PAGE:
'No Quick Fix' for Lego Sales Woes, CEO Laments

Excess inventory kept new products from moving in 2017, the first time in 13 years that profits fell
By Jenn Gidman,  Newser Staff
Posted Mar 7, 2018 8:49 AM CST
Lots of Lego bricks in this March 23, 2017, photo.   (Susan Pfannmuller/The Kansas City Star via AP)

(Newser) – If you're an 8-year-old, you can never have too many Lego bricks. If you're Lego … well, maybe you can have too many Lego bricks. Excess inventory is one reason the Lego Group says it's now reporting, for the first time in 13 years, a drop in sales and profits, per the BBC. With "too much" of the previous year's product idling in warehouses, "there wasn't enough room to get 2017 toys into the stores, and the toy trade is driven by newness," a company spokeswoman says. Revenues in 2017 were down 8%, CNBC reports, and the Danish toymaker cut 1,400 jobs around the globe in September due to plummeting sales and profits, per the BBC. And there "is no quick fix," Lego CEO Niels Christiansen says, noting the company will be striving instead for "longer-term growth," the Los Angeles Times reports. Too much inventory, though, may not be the only reason for flagging sales.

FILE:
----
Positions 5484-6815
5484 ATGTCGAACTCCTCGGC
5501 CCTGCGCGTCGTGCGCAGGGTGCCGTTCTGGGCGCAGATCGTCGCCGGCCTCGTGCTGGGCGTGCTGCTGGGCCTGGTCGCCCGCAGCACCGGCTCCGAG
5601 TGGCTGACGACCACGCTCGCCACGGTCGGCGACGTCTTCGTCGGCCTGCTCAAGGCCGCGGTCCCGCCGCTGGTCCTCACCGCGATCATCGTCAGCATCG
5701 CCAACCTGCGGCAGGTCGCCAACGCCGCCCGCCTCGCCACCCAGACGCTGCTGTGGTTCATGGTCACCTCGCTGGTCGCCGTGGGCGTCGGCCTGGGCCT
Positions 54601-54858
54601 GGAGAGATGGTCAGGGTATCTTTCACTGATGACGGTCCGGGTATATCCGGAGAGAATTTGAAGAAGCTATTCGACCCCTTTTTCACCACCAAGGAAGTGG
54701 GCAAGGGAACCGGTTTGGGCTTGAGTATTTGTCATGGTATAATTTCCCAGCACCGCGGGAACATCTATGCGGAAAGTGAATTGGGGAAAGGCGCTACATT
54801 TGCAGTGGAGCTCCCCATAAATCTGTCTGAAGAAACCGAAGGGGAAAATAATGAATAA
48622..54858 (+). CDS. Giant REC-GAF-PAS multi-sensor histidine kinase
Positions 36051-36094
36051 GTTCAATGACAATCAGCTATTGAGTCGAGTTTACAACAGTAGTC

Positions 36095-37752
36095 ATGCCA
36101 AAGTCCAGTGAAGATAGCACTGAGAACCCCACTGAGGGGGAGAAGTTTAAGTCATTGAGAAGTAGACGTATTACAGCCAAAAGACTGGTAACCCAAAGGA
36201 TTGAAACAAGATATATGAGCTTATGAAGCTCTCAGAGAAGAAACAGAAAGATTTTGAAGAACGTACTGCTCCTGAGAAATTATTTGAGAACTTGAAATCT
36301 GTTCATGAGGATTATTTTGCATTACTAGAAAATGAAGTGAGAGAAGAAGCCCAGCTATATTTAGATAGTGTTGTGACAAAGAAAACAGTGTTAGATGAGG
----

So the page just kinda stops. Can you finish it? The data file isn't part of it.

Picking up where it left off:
Tom Espiner lists a litany of possibilities for the BBC, including the high price of Legos (which the company says is warranted due to the bricks' high quality), a lack of "imagination" that has kids following specific instructions in themed sets rather than coming up with their own creations, and not keeping up with trends, or the times. The latter is one area where Christiansen says the company will be focusing, especially in regard to syncing up Legos with digital devices. "We see this as a way of keeping children interested for a longer time, also for later age groups," he says, per the Times. CNBC details other plans the company has for rebounding, including more effective marketing and a streamlined creative process. One new market in which Lego is making inroads: China, which offered double-digit sales growth for the company in 2017. (A Virginia man would walk over Legos for more Legos.)

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